Case 7: Dialysis Related Amyloidosis

“Ouch my wrist hurts.” Your nephrologist may be able to help.

You see an 82 year old African American male with history of ESRD secondary to polycystic kidney disease, who has been on hemodialysis for the last 12 years via a left brachiocephalic AVF. He is otherwise in surprisingly good health and very functional. While you are rounding in the dialysis unit, he tells you that he has been having left shoulder and left wrist pain and was told that he may have carpal tunnel syndrome in his left wrist. You are concerned that he may be developing dialysis related amyloidosis.
This is correct!

Dialysis related amyloidosis is caused by tissue accumulation of β2 microglobulin (in synovia, bones, and rarely visceral organs) in patients with renal failure who typically have a long dialysis vintage (more than 8-10 years). Carpal tunnel syndrome is one of its manifestations. With the use of modern high flux dialyzers, the prevalence of dialysis related amyloidosis has declined considerably, however it can still be seen as the endogenous production of β2 microglobulin far exceeds its removal even with modern dialysis. There is also a significant rebound in plasma levels of β2 microglobulin post dialysis. Therefore increasing dialysis treatment time such as with daily nocturnal dialysis as well as using a high flux dialyzer to improve convective clearance of β2 microglobulin helps this condition (Choice 3). Changing to a high efficiency dialyzer with a high KoA (Choice 2) would not help, as β2 microglobulin has a low diffusive clearance. Ligating AVF (Choice 4) is sometimes used as treatment for steal syndrome which this patient does not have. Increasing dialysate flow (Choice 1) will not help β2 microglobulin clearance.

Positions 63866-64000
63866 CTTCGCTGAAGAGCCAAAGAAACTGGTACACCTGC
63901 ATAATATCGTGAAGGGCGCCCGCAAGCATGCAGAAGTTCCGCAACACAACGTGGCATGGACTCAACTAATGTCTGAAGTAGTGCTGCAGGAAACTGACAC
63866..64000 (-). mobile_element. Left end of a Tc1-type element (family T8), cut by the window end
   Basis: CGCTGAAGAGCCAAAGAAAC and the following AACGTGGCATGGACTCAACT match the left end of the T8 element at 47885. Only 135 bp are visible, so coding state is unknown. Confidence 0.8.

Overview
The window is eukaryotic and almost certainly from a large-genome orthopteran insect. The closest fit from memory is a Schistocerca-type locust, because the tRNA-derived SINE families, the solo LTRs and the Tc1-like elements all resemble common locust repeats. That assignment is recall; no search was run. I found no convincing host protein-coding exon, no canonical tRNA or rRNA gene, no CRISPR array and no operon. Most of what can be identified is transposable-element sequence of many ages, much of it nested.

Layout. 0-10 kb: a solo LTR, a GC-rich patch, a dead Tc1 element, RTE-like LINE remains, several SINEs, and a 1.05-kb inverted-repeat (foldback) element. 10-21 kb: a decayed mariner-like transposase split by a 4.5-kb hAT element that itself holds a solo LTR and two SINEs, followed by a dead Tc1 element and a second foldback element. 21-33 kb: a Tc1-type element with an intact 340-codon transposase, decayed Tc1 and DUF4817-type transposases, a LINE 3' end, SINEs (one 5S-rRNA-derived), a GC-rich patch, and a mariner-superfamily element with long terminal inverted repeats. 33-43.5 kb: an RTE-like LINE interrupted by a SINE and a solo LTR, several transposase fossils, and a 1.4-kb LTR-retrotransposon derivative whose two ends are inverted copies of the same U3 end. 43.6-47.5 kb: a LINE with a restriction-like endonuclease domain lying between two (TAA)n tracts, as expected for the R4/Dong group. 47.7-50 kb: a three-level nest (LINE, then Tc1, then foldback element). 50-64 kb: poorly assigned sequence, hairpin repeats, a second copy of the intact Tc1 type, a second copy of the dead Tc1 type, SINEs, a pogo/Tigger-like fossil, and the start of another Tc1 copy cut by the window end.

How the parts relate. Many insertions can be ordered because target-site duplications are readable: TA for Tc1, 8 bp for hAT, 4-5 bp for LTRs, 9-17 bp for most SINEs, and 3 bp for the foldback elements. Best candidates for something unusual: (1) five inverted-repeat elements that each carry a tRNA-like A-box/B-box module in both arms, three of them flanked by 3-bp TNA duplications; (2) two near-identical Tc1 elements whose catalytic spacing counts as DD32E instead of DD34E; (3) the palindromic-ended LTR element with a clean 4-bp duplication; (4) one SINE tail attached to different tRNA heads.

This is incorrect. Try again.